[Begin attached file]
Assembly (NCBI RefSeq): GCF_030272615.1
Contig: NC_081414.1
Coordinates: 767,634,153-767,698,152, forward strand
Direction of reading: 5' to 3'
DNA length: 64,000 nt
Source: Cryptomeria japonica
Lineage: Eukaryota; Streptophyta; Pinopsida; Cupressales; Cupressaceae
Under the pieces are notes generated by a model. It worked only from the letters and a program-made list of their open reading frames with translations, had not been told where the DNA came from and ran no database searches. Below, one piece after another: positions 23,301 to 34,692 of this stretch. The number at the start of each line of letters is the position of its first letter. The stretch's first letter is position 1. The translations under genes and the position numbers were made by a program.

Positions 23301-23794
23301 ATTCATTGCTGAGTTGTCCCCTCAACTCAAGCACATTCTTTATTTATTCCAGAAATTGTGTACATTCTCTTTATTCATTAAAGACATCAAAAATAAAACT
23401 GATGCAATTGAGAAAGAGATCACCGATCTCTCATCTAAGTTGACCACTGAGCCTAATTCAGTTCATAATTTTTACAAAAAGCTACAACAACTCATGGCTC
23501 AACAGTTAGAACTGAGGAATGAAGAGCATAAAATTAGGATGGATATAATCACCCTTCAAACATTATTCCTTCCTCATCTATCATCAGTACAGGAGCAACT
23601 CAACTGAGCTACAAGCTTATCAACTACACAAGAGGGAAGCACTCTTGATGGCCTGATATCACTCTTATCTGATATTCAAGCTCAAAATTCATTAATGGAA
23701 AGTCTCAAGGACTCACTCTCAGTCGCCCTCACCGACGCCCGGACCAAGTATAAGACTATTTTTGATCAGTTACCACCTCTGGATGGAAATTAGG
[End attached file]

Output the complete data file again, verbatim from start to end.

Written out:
Assembly (NCBI RefSeq): GCF_030272615.1
Contig: NC_081414.1
Coordinates: 767,634,153-767,698,152, forward strand
Direction of reading: 5' to 3'
DNA length: 64,000 nt
Source: Cryptomeria japonica
Lineage: Eukaryota; Streptophyta; Pinopsida; Cupressales; Cupressaceae
Under the pieces are notes generated by a model. It worked only from the letters and a program-made list of their open reading frames with translations, had not been told where the DNA came from and ran no database searches. Below, one piece after another: positions 23,301 to 34,692 of this stretch. The number at the start of each line of letters is the position of its first letter. The stretch's first letter is position 1. The translations under genes and the position numbers were made by a program.

Positions 23301-23794
23301 ATTCATTGCTGAGTTGTCCCCTCAACTCAAGCACATTCTTTATTTATTCCAGAAATTGTGTACATTCTCTTTATTCATTAAAGACATCAAAAATAAAACT
23401 GATGCAATTGAGAAAGAGATCACCGATCTCTCATCTAAGTTGACCACTGAGCCTAATTCAGTTCATAATTTTTACAAAAAGCTACAACAACTCATGGCTC
23501 AACAGTTAGAACTGAGGAATGAAGAGCATAAAATTAGGATGGATATAATCACCCTTCAAACATTATTCCTTCCTCATCTATCATCAGTACAGGAGCAACT
23601 CAACTGAGCTACAAGCTTATCAACTACACAAGAGGGAAGCACTCTTGATGGCCTGATATCACTCTTATCTGATATTCAAGCTCAAAATTCATTAATGGAA
23701 AGTCTCAAGGACTCACTCTCAGTCGCCCTCACCGACGCCCGGACCAAGTATAAGACTATTTTTGATCAGTTACCACCTCTGGATGGAAATTAGG